Are Money Problems the Real Horror Show in America?

Jack Nicholson

Source: Warner Bros.

Halloween is known as a frightful time of the year, but money problems keep Americans scared on an ongoing basis. In fact, the majority of Americans have struggled with past financial horrors, and continue to harbor financial fears about the future.

Most people can recall at least one specific financial scare they have experienced. According to a new survey from MoneyRates, 79% of respondents are able to identify a specific incident as their biggest financial scare to date. Not having enough money for an emergency was the most cited event, while more than 10% of respondents frightened themselves by forgetting or misplacing a bill.

Debt is also a popular bogeyman. “While watching a creepy movie, how often have you wondered why the victims went into that scary house or dark graveyard in the first place? It seems these characters often put themselves in a position to be terrorized, and the same often happens with people’s finances. Between large credit card balances and bills they could not afford to pay, 31% of those surveyed say they have been scared by some form of debt. If you are not careful, owing money can be like checking into the Bates Motel,” said Richard Barrington, CFA, primary spokesperson for MoneyRates.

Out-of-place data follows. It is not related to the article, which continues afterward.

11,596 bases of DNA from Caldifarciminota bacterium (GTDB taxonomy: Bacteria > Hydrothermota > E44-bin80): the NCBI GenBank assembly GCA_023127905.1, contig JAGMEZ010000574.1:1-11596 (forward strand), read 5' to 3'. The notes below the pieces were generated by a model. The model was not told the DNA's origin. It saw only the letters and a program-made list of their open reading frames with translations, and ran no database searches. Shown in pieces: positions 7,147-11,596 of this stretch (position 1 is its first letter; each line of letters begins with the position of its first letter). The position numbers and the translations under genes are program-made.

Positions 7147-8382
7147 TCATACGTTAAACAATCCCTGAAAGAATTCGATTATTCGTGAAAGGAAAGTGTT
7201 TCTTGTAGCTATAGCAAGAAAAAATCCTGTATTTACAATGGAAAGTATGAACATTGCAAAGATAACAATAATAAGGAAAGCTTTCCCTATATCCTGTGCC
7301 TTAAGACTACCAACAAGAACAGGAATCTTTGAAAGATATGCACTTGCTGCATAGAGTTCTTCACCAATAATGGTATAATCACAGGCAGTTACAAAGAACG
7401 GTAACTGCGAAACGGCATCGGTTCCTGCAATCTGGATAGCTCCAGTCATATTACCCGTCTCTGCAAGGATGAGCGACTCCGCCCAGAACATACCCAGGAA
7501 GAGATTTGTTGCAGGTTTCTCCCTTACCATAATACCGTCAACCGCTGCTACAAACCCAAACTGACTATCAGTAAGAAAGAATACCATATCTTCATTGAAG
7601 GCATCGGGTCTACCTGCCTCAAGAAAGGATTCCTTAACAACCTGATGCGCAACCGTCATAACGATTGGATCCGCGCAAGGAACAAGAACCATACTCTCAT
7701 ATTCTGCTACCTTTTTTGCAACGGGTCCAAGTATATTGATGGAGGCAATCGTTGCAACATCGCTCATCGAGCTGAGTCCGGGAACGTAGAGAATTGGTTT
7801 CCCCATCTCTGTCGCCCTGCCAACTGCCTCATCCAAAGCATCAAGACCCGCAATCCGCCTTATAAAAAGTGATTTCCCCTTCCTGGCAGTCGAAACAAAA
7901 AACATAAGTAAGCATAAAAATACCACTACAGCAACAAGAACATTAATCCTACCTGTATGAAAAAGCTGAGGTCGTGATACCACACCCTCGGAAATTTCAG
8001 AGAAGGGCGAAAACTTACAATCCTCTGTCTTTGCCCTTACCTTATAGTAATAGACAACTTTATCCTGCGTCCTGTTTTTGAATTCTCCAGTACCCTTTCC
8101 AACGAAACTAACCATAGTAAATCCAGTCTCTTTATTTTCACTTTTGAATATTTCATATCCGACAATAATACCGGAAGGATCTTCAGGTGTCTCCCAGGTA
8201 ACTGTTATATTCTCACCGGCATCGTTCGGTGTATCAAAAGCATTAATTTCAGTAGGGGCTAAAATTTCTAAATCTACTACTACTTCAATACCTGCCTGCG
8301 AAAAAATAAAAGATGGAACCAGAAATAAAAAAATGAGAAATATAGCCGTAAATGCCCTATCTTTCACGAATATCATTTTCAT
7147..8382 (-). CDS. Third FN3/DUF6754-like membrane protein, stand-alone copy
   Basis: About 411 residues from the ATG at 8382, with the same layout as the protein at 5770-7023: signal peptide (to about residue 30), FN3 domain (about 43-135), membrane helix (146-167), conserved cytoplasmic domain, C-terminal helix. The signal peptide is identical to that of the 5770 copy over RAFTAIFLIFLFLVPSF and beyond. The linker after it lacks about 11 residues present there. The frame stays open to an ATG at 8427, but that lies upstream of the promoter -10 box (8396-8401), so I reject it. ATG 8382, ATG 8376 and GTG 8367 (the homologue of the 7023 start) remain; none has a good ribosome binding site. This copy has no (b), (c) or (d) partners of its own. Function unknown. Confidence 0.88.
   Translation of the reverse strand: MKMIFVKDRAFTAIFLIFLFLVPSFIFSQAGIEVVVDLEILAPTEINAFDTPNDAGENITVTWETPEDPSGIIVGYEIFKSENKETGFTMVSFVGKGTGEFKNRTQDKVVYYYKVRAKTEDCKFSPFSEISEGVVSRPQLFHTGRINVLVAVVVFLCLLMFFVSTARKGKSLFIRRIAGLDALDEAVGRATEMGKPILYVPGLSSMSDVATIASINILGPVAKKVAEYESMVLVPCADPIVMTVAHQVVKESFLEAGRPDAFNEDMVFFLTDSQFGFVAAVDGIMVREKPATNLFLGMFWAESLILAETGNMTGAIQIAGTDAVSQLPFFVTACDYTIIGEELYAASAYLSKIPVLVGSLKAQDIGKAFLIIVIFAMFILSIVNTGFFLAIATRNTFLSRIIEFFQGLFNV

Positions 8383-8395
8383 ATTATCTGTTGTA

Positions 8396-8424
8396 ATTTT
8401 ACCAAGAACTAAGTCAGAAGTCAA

Americans are even more fearful about the future, which is not too surprising given that past experiences often shape our views of the future. Forty-nine percent of respondents are most scared about distant financial issues, including retirement, children’s education, and leaving an inheritance. In comparison, only 38% are most scared about immediate concerns. Overall, 87% of respondents said they have at least one financial worry for the future.

When it comes to money worries, it’s every generation for themselves. “People are more afraid for themselves than the next generation. While the future is what people worry about the most, it is typically their own future rather than the next generation’s,” explains Barrington. “Nearly 36% are worried about being able to retire comfortably, compared with 13% who are concerned about funding college or leaving an inheritance.”

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